How the New Facebook Algorithm Will Change News Feed for Marketers
Over the next few weeks Facebook is planning on rolling out a few new updates to their news feed.
The social media giant is changing the algorithm that determines what stories appear at the top of a user’s news feed. To a normal user, this might be irrelevant, but to a marketer, this is an important change that could determine the best way to post on Facebook.
The idea of a Facebook news feed is to deliver content to a user that is both relevant and important to them.
But this is no easy task.
According to a recent Facebook blog post, “every time someone visits News Feed there are on average 1,500 potential stories from friends, people they follow and Pages for them to see.” There’s such a vast amount of potential stories users can view that many people simply lack the time to sift through them all.
Prior to the update, the News Feed functioned by churning out content specific to a user’s engagement. Facebook learned who users followed, who connected with, how they engaged with friends and what content they posted. The idea is relatively simple: by monitoring what people are liking on Facebook, the algorithm decided what to show more or less of. According to the blog, the previous algorithm allowed Facebook to “prioritize an average of 300 stories” a day.
The idea of the new update is to help users to see the stories they didn’t get a chance to see before: the hilarious status update lost amongst the pages and advertisements that pepper the feed and your cousin’s wedding photo that you never saw because you were getting too many updates on what level of Candy Crush your best friend has beaten. These were all lost in the old algorithm.
Facebook is fixing this problem by prioritizing popular posts that may get buried in a News Feed. The new algorithm creates a chance that a popular post will reappear near the top of a user’s News Feed. Early tests have already shown that the “change resulted in a 5 percent increase” likes, comments and shares for user content and around 8 percent for Pages content.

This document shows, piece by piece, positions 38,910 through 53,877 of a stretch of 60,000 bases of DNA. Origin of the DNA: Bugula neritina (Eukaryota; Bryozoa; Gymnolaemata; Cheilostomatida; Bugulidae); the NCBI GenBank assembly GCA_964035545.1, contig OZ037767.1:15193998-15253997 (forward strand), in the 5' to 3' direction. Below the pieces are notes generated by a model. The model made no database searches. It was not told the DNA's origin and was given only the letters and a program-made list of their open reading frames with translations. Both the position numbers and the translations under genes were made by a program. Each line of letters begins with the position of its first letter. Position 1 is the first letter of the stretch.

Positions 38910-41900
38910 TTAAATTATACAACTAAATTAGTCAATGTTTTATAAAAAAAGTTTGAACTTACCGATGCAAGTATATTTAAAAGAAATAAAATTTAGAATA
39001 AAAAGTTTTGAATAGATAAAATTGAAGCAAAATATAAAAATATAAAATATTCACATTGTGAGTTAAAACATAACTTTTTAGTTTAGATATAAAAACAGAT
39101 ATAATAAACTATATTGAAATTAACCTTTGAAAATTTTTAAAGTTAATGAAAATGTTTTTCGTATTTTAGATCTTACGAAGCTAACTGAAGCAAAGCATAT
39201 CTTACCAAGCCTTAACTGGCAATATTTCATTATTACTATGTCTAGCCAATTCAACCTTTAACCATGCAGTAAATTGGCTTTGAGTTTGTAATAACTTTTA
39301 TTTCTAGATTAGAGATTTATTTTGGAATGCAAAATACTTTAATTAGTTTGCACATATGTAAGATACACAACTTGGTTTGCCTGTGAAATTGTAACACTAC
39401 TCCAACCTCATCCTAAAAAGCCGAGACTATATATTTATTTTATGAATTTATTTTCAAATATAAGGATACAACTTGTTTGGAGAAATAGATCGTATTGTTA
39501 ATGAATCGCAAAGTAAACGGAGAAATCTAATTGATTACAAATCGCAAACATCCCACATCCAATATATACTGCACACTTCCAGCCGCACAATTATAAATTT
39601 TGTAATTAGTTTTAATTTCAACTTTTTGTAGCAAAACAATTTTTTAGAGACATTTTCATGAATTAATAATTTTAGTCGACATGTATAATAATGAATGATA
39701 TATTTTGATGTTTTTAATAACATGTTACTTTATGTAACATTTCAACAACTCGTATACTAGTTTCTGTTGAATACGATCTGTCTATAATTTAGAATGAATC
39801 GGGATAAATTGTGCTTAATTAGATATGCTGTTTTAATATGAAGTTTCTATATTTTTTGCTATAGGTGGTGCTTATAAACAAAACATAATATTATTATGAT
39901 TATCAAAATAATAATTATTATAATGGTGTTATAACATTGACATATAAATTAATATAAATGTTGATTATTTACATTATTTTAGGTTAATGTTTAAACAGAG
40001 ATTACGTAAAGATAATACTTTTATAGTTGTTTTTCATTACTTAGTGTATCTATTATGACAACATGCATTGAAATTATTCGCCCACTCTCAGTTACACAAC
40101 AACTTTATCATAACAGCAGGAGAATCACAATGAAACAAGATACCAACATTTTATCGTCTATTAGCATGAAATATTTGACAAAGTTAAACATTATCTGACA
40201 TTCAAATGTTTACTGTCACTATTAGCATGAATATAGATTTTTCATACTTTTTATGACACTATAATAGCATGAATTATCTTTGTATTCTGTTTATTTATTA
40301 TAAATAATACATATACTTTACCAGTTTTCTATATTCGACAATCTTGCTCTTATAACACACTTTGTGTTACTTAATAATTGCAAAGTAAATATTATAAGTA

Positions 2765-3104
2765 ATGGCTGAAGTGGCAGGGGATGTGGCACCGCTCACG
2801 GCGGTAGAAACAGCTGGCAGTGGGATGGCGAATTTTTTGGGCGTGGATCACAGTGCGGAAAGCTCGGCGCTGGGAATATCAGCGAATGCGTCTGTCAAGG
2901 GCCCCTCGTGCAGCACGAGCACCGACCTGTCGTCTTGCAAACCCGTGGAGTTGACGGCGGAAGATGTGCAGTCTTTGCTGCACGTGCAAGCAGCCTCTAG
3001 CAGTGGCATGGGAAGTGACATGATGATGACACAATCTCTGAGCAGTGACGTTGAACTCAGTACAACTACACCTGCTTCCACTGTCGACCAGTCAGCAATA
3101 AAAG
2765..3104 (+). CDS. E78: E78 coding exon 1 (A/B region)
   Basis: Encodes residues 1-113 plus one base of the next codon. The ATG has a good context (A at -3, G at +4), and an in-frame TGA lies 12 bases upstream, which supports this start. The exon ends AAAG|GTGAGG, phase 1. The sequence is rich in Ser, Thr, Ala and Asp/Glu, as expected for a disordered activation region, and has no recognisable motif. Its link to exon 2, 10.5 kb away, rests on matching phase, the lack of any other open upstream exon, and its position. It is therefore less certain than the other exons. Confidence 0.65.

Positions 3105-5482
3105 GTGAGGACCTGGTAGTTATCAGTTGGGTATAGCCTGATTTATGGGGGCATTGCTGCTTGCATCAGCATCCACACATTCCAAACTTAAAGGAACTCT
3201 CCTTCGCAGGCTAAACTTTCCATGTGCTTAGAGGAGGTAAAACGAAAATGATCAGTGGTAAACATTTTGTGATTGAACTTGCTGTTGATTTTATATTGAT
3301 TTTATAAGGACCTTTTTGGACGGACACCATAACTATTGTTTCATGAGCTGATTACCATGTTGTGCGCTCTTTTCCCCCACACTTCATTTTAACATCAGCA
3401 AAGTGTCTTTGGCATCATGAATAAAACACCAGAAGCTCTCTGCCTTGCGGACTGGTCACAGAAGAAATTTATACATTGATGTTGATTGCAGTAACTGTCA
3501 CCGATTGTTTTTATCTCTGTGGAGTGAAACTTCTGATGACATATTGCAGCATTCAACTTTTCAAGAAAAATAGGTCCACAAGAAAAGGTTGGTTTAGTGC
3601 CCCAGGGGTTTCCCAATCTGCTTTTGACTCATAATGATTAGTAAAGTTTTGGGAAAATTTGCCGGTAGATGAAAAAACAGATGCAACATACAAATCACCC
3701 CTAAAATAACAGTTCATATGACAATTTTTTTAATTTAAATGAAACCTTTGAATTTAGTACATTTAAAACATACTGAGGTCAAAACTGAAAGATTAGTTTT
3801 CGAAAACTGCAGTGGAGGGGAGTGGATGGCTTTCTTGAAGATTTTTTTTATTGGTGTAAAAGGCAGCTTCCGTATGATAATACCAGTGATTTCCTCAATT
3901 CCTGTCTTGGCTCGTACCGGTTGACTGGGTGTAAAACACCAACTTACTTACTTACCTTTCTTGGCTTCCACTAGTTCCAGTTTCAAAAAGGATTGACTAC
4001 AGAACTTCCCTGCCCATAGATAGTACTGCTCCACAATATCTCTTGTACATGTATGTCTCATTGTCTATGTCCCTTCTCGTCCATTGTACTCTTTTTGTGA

But what this update means for social media agencies and brands is what is particularly interesting. Facebook already offers a multitude of advertising methods from sidebar ads to full-fledged sponsored advertisements, and this update may lead to even more.
Facebook could offer a system where brands could pay to have their content shown multiple times on users’ feeds allowing content to stay fresher, longer, and avoid a burn out. On the other hand, there could be a more cost efficient strategy for marketers and brands with a well-established presence on the site. They might be alble to just produce more content with hopes of several stories gaining popularity and being shown multiple times on feeds.
The more cost effective method, however, might also have negative repercussions. Some Facebook users see advertisements on the site as a small annoyance and others as a helpful way to connect with what they like. The problem is if brands start to produce vast amounts of content, it may become overwhelming for standard users looking to simply connect with their friends. It could dissuade those users from liking certain pages that post a lot just so they appear more in a feed.
Aside from what method brands might prefer, the approach brands take towards producing content may also change. Brands can tailor content that they know will be part of the improved feed, such as posts that are created to spark heavy discussion amongst users. Content with an emphasis on creating engagement won’t burn out as quickly if its placement on a news feed is determined entirely from how much people are interacting with it.
We may see posts that create an enormous amount of discussion and stay relevant for months on end. Think about campaigns like Dove’s Real Beauty Sketches. If content like that was able to take advantage of the improved News Feed, then we might still be seeing it at the top of our feeds every day.
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